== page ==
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Impact Evaluation of Support for Principals

Contract Information

Current Status:

Analysis of data collected and report writing are underway.

Duration:

July 2014 – June 2019

Cost:

$12,489,265

Contract Number:

ED-IES-14-C-0028

Contractor(s):

Mathematica Policy Research
American Institutes for Research
Pemberton Research
Vanderbilt University
Social Policy Research Associates

Contact:

Principals can play an important role in the success of their schools, and there is widespread interest in the potential of intensive principal professional development programs to improve principals' performance. However, little is known about the effectiveness of these programs and their ability to improve principals' leadership skills and school quality. Title II, Part A of the Elementary and Secondary Education Act provides funding to support a broad array of activities for principals and teachers to improve their quality and effectiveness. This evaluation provides an important source of information for these programs by studying professional development and coaching for principals that focuses on instructional leadership, organizational leadership, and human capital management.

  • What are the professional development experiences of principals?
  • What are the initial impacts on school climate and educator behaviors of providing principals structured and intensive professional development?
  • What are the impacts on teacher retention, the effectiveness of instructional staff, and student achievement of providing principals with structured and intensive professional development?

Within 8 districts, the study team randomly assigned a total of 100 elementary schools to a treatment or control group. Treatment group principals were offered intensive professional development provided by the University of Washington's Center for Educational Leadership (CEL) during the 2015-16 and 2016-17 school years. CEL was competitively selected to provide the professional development for this study. The professional development particularly emphasizes support in pursuing instructional leadership activities such as conducting school walkthroughs and classroom observations that focus on teachers' practices to improve their students' achievement. Control group principals received supports normally offered by the district.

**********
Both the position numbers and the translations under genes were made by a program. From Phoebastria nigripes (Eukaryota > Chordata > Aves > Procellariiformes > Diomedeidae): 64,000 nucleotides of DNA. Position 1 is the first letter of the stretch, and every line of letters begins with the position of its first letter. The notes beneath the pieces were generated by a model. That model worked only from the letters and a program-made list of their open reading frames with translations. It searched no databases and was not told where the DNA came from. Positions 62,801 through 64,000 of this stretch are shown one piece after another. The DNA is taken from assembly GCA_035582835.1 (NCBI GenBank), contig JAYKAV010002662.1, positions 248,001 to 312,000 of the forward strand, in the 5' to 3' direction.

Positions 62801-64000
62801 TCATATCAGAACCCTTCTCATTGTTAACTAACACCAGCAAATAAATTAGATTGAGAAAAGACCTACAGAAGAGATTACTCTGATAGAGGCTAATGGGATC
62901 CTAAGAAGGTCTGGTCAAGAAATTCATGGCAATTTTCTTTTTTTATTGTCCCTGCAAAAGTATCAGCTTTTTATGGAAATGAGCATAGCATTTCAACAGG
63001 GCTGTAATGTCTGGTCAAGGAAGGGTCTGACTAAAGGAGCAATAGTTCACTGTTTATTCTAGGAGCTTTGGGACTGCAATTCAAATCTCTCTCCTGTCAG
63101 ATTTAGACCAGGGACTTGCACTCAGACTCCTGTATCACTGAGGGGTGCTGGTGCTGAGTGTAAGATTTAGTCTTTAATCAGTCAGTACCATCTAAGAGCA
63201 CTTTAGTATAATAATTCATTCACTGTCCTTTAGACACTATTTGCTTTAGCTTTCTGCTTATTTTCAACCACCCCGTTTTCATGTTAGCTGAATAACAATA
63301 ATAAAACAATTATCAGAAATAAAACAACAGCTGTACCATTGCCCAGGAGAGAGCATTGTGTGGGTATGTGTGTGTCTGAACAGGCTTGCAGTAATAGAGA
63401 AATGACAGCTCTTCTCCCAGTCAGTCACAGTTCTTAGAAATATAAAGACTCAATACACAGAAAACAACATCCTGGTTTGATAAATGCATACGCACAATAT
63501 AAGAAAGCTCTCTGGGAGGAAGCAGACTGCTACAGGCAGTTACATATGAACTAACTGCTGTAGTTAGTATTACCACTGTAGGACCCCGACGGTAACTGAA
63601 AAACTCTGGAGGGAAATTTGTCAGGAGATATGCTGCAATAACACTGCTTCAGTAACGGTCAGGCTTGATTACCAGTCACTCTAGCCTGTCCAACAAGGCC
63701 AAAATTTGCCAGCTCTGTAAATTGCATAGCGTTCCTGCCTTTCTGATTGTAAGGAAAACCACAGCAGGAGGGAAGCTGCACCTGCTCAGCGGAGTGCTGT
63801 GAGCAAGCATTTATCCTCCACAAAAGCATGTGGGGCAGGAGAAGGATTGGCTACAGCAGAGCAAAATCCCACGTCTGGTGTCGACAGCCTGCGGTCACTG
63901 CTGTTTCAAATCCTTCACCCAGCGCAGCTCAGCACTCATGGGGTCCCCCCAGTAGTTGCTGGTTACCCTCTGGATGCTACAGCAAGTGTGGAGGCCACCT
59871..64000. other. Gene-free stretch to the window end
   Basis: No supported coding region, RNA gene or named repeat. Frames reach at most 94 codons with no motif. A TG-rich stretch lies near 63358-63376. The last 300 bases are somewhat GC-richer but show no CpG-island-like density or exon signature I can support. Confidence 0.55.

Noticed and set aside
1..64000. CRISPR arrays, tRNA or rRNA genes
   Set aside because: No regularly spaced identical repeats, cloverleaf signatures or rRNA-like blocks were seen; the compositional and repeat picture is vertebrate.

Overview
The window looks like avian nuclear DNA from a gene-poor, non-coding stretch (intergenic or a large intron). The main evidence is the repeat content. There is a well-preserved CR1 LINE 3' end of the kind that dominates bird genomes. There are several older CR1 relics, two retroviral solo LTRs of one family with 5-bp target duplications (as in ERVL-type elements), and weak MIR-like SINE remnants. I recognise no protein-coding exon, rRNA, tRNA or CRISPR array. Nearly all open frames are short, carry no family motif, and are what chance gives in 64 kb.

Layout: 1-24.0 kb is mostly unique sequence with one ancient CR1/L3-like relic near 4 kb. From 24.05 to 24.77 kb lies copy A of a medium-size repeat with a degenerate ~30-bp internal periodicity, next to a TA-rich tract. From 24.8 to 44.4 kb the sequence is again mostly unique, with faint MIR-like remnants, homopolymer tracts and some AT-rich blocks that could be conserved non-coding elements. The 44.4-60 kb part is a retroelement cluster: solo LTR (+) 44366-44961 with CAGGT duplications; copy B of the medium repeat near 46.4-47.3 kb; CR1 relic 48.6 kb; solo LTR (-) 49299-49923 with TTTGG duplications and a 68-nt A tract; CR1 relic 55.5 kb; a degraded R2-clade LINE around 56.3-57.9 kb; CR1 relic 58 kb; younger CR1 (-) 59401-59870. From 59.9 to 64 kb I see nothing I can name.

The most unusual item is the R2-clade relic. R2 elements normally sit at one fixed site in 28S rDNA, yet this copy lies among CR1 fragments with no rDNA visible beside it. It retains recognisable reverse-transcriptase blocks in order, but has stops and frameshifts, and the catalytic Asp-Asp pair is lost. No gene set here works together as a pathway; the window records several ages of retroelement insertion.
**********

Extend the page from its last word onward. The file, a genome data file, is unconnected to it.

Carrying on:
Data collection in both years of implementation included: information about the professional development delivered and experienced by the principals participating in the intervention; teacher and principal surveys and periodic logs of principal daily activities to document intermediate outcomes such as principal behaviors and school climate; and administrative records to document student outcomes (e.g., achievement, behavior, and attendance) and teacher outcomes (e.g., retention of effective teachers and the quality of newly-hired teachers). These data will be analyzed to address the study's three research questions.

Key findings will be available after the study report is published.

The report for the study is expected in 2019 and will be announced on http://ies.ed.gov/ncee/.